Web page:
7 Things My Partner Can’t Understand About Being A Stay-At-Home Mom
I have an amazing parter of nearly 13 years. He totally gets all the weirdest parts of me, doesn’t question my choices, and whole-heartedly supports my every whim, whether it’s in regards to my career or parenting choices. I’m thankful to have found him at a time in my life when I never expected to fall in love. We do have this one, tiny issue, thought: there are some things my partner can’t understand about being a stay-at-home mom and, honestly, his inability to completely relate kind of bums me out.
Being a stay-at-home mom means taking on numerous roles simultaneously, all while trying to maintain some level of sanity in the process. There’s literally nothing I don’t do on a typical day, all while my husband works a standard day job outside of the home. He has this one position, whereas I take on multiple (sometimes all at once), so I know it’s hard to really understand where I’m coming from unless, of course, you’ve lived it.
The choice to be home with my kids, for me, wasn’t something I had to think on for too long. I always knew that once I had kids I’d be the one here for them during their younger years, at least, and we’d figure the rest out on the financial end. Sometimes “figuring it out” means my partner takes on extra shifts, or that I need to pick up freelance odd jobs along the way. Regardless, no matter how much I love being the one my kids are with all day, it’s draining in ways I can’t fully explain. With that, here are some of the things my partner can’t understand about what I do all day as a stay-at-home mom.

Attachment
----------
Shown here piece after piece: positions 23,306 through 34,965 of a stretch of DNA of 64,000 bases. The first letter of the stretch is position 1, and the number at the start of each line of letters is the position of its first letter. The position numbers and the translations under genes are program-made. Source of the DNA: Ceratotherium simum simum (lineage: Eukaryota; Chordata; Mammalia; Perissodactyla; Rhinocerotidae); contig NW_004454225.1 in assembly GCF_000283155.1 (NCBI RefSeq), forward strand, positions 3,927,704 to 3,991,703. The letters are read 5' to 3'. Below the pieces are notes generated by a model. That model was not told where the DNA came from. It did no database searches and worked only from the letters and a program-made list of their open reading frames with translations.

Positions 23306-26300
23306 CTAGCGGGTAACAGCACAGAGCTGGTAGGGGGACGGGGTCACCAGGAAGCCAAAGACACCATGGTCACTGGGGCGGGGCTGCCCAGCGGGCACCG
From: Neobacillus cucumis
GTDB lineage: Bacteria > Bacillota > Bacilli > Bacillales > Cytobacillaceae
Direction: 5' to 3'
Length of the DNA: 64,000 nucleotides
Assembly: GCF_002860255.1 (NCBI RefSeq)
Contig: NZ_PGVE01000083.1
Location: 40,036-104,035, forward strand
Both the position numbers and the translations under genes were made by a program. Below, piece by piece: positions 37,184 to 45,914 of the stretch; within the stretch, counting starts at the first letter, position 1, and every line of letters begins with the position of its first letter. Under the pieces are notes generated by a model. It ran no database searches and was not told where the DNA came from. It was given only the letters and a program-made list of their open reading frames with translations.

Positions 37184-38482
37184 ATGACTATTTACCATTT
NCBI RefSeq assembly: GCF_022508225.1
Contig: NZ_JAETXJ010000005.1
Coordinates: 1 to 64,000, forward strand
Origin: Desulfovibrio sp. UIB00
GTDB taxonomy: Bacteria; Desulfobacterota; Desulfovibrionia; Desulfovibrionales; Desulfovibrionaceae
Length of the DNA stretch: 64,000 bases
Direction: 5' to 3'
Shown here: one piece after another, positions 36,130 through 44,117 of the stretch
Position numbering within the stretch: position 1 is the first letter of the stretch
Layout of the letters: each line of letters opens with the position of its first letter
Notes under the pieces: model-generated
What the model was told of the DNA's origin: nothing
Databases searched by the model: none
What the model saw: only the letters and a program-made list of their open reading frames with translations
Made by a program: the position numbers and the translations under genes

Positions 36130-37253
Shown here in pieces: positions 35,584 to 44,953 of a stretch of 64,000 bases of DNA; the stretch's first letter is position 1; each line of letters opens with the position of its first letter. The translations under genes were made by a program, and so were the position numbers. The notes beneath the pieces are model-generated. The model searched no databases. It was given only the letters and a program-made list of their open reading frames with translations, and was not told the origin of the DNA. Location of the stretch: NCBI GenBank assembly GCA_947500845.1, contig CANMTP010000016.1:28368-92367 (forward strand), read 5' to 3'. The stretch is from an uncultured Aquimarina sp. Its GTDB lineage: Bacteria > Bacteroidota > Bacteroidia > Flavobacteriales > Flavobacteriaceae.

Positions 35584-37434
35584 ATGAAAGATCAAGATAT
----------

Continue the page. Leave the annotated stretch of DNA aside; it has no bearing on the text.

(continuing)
There’s No Time To Play Games On My Phone
While I know my partner means well, when he’s left home alone with the kids he fails to understand what it takes to run a household in its entirety. Sure, I could probably get away with letting the kids run wild long enough to play Clash of Clans on my phone, but by the time I look up the house will be completely destroyed and the kids may not be in one piece.
I Dressed Myself More Than Once
By the time my partner returns home from work, I probably have stains on my shirt, my shorts, and everywhere else. The thing is, this isn’t the outfit I started the day in. It might even be my third (and sometimes fourth) set of clothes I’ve had to wear in, like, a six hour period. Taking care of kids all day means accepting that, even in my nicest wardrobe pieces, I will get something on them at some point. My partner may not care what I look like at the end of a long day (and never expects me to look a “certain” way), but I wish he’d at least understand the battles I’m fighting and what it took to make it through to the other side.
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